Valentine’s Day with a Valentine Thousands of Miles Away
I have never been a big fan of Valentine’s Day. It’s not quite an important holiday in Guayaquil, Ecuador, where I come from.
But spending the day all by myself this year while America celebrates the joy of love, it’s inevitable not to think about him. And by him, I mean my boyfriend who is back home in Ecuador.
I never planned to have a long-distance relationship. In fact, when I considered moving to Boston for my master’s degree, I thought about going through it with no strings attached. I had some very bad dating experiences in my undergraduate years. I guess it was a time where most people are still figuring out what to do with their lives and commitment is not a top priority.
With that in mind, I thought to myself, “This independent woman is going to marry her career!”
But then, I fell in love. I’m not going to get into the details of my love story, but it came unannounced, as it usually does.
Exactly a year before arriving in Boston, I met the one who is now constantly cheering me on and motivating me to be the best version of myself. I am grateful for having him as my greatest supporter.
Although we won’t celebrate Valentine’s Day together, this occasion makes me think about how I’m going to show my love not just this February, but in all the months to come. The bright side is that every day could be Feb. 14.
While abroad, I realized that I’m not the only international student in a long-distance relationship. I had conversations with others on what their plans are to remind their Valentine that they love him or her this month.
Here’s our master plan:
Plan 1: Be empathetic
It is no doubt challenging for those of us who left home, especially when we are so used to having our significant other by our side, through the bad and good days. We need to keep in mind, however, that we left an empty space for them too. They are having just as rough of a time as we are.
Lauryn Clarke, a 22-year-old student at Suffolk University, is in a long-distance relationship with her boyfriend in Nassau, Bahamas. She said this Valentine’s, she’s going to “pay extra attention to the small things.”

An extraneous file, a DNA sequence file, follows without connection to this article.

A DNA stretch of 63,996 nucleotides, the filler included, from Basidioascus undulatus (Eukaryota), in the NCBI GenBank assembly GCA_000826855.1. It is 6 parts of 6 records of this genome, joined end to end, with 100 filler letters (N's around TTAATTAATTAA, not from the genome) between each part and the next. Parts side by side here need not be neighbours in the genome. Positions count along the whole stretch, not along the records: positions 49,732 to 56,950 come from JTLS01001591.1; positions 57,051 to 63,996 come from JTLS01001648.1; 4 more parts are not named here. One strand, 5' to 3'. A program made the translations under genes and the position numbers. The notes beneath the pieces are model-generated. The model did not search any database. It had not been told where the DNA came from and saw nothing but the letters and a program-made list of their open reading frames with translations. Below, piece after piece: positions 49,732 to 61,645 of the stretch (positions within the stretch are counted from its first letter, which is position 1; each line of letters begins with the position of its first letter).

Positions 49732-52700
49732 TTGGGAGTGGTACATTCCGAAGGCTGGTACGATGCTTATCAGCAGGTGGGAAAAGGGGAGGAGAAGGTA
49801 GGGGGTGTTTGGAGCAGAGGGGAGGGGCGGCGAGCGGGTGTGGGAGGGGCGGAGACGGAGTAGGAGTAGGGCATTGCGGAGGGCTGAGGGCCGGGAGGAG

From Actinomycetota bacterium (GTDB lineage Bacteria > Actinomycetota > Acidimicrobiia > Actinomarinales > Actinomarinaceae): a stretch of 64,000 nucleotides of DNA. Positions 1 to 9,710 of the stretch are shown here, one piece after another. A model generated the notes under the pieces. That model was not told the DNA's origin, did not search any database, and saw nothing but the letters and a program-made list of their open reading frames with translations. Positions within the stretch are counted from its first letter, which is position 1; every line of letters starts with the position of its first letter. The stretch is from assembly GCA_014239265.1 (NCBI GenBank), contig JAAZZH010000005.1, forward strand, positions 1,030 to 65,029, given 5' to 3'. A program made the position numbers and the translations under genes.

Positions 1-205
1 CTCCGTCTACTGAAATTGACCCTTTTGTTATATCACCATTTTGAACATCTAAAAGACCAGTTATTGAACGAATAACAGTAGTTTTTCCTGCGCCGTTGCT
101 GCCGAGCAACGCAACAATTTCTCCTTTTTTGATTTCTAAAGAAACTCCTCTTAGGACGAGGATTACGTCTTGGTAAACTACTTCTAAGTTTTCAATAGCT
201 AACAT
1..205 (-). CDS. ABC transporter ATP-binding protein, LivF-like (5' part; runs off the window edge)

By which she means showing she cares for his great and small achievements, as he’s also going to attend school back home. “I always try my best to make him know that I’m excited for what he’s done,” she said.
Also, she always lets him know what’s going on in her day. It’s very nice to send a message telling your significant other what your plans are for the day, especially, when something reminds you of them.
Since my boyfriend and I are both coffee lovers, I try to send him a picture of my daily cortado whenever I can. It’s the millennial way to say that you are thinking about them. Maybe this February, I can arrange a coffee date through Facetime.
Clarke said that sometimes she can get very busy or is in a hurry, so she tries to “[keep] him informed of what’s happening [so] he won’t worry so much about my safety.”
More than being empathetic, it’s about being present. For example, chatting over each other’s lunch break or a five-minute-call before bedtime to wish each other sweet dreams.
Plan 2: Be (more) romantic
This advice may be helpful to those who believe that romance can only exist when you are physically together. I’m sure nothing beats a warm hug and a tender kiss, but Valentine’s Day in the U.S. offers up many ideas on how to be romantic.